On my end, there was relatively little work for a high reward.  In terms of my effort, I reviewed each video and gave feedback on each assignment.  Because I am familiar with the topic, I was able to do so quickly, typing my comments directly into the course website where they had uploaded their videos.  It took me approximately ten minutes to review and comment on each video.  The main benefit was that I learned where the gaps in knowledge were, and I was able to encourage students to move their research in a particular direction. 

Perhaps most importantly, I found the quality of the drafts they turned in to be much higher than I typically expect for a first draft. For example, when I have taught associational standing in the past, the students struggled with the structure of the brief, which was not a significant issue with these drafts.  Furthermore, students identified and analyzed issues at a more nuanced level than I had seen in prior drafts.  In general, the drafts, while still far from perfect, were at a more advanced stage than previous first drafts I have read on the subject.  I believe this progress was a result of the additional opportunity I had to check in on students before they submitted their first draft and provide feedback to move them along in the process. 

In addition to meeting the immediate goals of the assignment, the assignment met some of the broader goals of the students’ education.  For example, it served as a method of formative assessment.  Indeed, this exercise is ideal because it involves what Elizabeth Bloom describes in her terrific article on the topic as a “low-stakes opportunit[y to assess] beginning early in the course.”  It was also a chance to present material in an oral format, allowing students to develop a core competency that law schools must include in their learning outcomes.  It was also one more project for the teams to work together to create a product.  As noted above, the benefits of teamwork are well established.

Will there be a sequel?

            Going forward, I intend to continue to utilize the Teach It In Five method, making adjustments as I go.  For our next assignment, which involves an issue of statutory interpretation, I have created an exercise in which the students will create a video directed at the client.  The student is to explain the arguments that will appear in the brief to the client, pointing out the strengths and weaknesses of each argument.  The requirements from the first assignment—the video must not exceed five minutes in length and the amount of time creating the video cannot be longer than one hour—are still in place.  I have, however, also added a new requirement: students are not to read from a script during the video.  They may refer to notes, but they cannot simply read a document to the camera.  I added this requirement after reading an article that found that students are more likely to retain information when they do not rely on notes during the presentation itself.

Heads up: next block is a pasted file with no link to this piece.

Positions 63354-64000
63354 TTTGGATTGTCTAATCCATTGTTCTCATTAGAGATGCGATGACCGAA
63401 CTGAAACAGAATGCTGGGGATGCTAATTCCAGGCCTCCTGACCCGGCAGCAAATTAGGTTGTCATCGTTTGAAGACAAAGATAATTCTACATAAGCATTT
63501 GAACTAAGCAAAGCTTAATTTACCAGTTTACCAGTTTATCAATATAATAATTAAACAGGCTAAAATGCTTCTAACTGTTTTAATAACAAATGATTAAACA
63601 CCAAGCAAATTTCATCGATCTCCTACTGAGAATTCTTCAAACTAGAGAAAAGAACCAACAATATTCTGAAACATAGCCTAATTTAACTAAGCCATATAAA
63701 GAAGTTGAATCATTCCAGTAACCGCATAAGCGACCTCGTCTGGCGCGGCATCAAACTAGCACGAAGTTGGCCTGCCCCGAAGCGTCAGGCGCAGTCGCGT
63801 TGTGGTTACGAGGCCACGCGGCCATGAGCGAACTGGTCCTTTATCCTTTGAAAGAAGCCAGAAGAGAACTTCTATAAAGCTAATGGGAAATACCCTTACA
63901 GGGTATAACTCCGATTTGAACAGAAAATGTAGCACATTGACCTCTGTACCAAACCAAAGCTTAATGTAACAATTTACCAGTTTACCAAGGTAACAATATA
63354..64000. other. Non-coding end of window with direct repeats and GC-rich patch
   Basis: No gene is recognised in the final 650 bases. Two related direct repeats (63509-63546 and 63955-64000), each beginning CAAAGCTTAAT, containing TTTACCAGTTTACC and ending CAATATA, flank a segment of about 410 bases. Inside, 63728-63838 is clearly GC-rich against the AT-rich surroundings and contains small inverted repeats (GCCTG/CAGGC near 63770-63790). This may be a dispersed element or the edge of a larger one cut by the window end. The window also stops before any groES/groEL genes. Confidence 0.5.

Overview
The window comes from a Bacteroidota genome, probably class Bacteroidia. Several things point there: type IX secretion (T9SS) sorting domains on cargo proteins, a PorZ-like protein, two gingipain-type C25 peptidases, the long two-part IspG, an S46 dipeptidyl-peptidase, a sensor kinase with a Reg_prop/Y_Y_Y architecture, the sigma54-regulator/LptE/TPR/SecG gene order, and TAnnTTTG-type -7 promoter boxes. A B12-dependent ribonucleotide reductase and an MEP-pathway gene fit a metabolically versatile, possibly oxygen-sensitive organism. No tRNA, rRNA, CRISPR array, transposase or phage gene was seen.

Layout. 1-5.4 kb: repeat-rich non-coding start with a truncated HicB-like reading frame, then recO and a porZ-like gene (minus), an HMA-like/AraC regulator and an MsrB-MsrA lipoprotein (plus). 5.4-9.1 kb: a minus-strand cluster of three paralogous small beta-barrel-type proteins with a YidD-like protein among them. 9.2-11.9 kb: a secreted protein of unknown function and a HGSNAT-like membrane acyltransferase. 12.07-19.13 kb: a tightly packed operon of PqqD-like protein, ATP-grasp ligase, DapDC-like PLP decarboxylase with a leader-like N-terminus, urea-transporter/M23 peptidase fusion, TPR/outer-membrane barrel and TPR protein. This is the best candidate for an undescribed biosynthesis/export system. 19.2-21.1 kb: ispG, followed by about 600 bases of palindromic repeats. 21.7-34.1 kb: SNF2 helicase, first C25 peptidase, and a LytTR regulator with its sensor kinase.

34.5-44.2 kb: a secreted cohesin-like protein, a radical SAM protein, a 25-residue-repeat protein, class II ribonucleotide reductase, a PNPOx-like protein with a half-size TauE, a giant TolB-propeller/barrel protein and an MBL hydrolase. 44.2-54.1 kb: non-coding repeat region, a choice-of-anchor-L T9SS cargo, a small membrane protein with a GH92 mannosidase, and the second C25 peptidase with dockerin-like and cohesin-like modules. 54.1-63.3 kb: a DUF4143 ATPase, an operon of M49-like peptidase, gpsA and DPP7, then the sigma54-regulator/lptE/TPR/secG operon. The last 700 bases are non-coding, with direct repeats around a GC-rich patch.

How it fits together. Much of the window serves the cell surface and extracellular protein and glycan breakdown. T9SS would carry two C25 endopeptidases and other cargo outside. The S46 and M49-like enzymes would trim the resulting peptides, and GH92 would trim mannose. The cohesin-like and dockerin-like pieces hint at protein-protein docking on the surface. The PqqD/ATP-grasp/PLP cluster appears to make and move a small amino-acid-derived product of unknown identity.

As for other uses, there are many.  For example, in the fall, the exercise could be used to reinforce newly acquired skills, such as writing a rule illustration or the application portion of a memorandum. It could also be used to help students learn concepts such as citation or grammar rules.  Indeed, Teach It In Five need not be limited to the legal writing classroom.  As noted above, the exercise is an easy, flexible way to do a formative assessment, which is something we are all wanting (and needing) to incorporate into our classrooms.  In some forms, it could even satisfy the requirements of experiential learning.

One of the main challenges I need to address is how to maximize learning potential, while not adding too much of a burden to the instructor.  The ideal situation is one in which I teach the material, the students absorb it, prepare their own class, and then record the video.  Doing so would increase their ability to retain the material, in addition to providing me with one more opportunity for feedback.  On the instructor’s end, however, that adds quite a bit of work—there’s no need for a calculator to figure out that reviewing and providing feedback on forty videos would take significantly more time and effort than doing the same for twelve videos. It’s possible that this exercise would work well in an upper-level course with fewer students, or in an academic achievement program.  

There is much left to explore, and I’m excited to find even more opportunities to use the Teach It In Five method in my classroom.